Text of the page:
Casa Balla in Rome

The house of the Futurist artist

Tri tri tri,
fru fru fru,
ihu ihu ihu,
uhi uhi uhi.

I start this article with the first lines of the poem “E lasciatemi divertire! (And let me have fun!)” by Aldo Palazzeschi, to introduce the world of Futurists. I add another onomatopoeia of mine to the poem: “Toc Toc” to open the door house at number 39B in Via Oslavia in Rome, the home of Giacomo Balla (Turin, 1871 – Rome, 1958), one of the greatest exponents of this Italian current of the early twentieth century.

Rome map
Giacomo Balla, Compenetrazione iridescente n. 4 (Studio della luce), 1912-1913, oil and pencil on paper, Mart Museum, Private collection

Unfortunately, I was not able to enter the apartment personally, reopened after restoration on the occasion of the 150th anniversary of the artist’s birth, as the tickets had been sold out for months. I wrote to the MAXXI museum which manages the visits, to understand if the opening was also extended to 2023, but nothing is certain.

Someone was able to visit it for me and sent me his notes and photographs of the interior that I share with you:

  • The whole family of Giacomo Balla lived in this house, even the daughters of whom were artists, Luce and Elica (translated should be Light and Propeller) in reference to the impetuous futurist speed.
  • The daughter Elica was in love with the clouds, and she had a think tank built in her room where she read and wrote.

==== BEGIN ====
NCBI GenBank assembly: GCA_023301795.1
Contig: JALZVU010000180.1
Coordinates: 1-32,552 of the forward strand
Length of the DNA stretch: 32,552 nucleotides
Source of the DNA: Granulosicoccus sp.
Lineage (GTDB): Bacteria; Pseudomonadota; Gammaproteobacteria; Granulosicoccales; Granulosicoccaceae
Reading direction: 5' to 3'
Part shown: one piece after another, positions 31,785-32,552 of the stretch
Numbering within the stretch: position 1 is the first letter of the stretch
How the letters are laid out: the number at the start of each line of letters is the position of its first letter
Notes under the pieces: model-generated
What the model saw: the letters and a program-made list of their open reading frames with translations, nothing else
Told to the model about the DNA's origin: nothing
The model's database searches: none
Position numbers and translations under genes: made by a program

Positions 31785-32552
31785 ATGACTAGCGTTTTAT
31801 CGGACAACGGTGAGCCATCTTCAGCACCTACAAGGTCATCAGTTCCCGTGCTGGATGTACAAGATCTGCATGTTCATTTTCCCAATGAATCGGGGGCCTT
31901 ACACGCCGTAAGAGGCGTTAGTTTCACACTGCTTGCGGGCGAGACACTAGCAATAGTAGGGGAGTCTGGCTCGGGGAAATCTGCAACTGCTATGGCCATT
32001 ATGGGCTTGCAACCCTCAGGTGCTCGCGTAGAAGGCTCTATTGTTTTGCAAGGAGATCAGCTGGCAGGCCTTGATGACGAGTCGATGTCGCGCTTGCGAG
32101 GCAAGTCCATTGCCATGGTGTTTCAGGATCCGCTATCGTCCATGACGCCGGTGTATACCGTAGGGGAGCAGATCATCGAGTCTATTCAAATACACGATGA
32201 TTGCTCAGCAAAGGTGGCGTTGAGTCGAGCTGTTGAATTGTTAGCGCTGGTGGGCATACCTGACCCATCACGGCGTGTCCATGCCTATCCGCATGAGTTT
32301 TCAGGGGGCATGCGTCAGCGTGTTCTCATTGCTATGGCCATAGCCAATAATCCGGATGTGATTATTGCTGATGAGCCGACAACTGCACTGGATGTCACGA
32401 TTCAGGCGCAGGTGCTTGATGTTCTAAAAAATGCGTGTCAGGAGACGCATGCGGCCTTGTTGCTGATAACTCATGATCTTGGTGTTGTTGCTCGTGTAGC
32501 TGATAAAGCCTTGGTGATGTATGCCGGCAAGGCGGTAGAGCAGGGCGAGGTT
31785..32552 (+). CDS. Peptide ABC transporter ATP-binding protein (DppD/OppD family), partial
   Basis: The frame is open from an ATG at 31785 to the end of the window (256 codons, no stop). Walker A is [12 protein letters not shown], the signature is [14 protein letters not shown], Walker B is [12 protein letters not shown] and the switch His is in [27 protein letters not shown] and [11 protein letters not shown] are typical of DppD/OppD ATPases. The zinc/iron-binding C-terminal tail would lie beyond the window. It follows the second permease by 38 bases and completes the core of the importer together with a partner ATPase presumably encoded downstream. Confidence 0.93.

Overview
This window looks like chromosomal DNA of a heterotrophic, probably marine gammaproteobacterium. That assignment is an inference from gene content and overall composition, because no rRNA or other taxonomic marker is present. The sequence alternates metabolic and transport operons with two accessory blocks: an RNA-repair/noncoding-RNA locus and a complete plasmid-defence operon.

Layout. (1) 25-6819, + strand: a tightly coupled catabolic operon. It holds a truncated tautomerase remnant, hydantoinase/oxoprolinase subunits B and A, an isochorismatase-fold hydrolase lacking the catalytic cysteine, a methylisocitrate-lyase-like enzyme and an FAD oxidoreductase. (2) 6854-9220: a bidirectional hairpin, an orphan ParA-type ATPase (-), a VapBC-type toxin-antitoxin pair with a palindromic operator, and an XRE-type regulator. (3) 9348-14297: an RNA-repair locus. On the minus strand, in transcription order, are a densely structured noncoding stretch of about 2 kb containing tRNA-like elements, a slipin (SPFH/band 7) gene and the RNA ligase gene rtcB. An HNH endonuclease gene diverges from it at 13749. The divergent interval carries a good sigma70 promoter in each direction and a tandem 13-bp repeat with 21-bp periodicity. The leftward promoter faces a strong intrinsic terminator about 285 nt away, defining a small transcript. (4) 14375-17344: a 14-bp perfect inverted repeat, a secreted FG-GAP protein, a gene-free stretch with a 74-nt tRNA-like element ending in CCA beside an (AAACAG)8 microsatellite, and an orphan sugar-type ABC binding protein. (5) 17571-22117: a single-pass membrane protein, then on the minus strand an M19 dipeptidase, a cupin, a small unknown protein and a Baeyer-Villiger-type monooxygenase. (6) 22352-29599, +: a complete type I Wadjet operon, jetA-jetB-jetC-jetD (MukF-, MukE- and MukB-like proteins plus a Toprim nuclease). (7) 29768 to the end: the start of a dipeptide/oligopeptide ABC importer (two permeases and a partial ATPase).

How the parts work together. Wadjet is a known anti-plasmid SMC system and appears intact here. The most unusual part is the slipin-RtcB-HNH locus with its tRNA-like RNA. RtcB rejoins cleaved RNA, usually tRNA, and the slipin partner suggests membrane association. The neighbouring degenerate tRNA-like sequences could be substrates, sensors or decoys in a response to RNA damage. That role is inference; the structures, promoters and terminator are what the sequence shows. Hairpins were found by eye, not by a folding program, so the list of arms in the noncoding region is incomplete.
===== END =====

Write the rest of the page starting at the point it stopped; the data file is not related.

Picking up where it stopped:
• In Luce’s room, on the other hand, the chandelier of the time takes up the decoration of the ceiling.
  • The kitchen window was walled up for the construction of the building next door. To compensate for the damage, a room in the same building under construction was sold to the Balla family, even though the floor level was lower. There is an inscription drawn by the daughters that surmount the door to access this new part of the house: “the noise room”, defined as you could always hear the water splashing from the pipes.
The noise room
  • The original clothes of the time are exhibited inside the house. Sometimes his wife made them, other times Roman tailoring made costumes for the theatre.

WE MUST INVENT FUTURIST CLOTHES, hap-hap-hap-hap-happy clothes, daring clothes with brilliant colours and dynamic lines. They must be simple, and above all they must be made to last for a short time only in order to encourage industrial activity and to provide constant and novel enjoyment for our bodies.

(Manuscript, 1913) Futurist manifesto of men’s clothing
The corridor
  • When their father died, the sisters continued to live in the house until the 1990s.
  • The beauty of this apartment does not derive from the presence of the objects, but from the house itself which is a piece of art. The immersive environmental decorations create a total work of art, as was the Balla’s intent.
The Studio

I hope visits can continue in 2023 to make this house a shared heritage.

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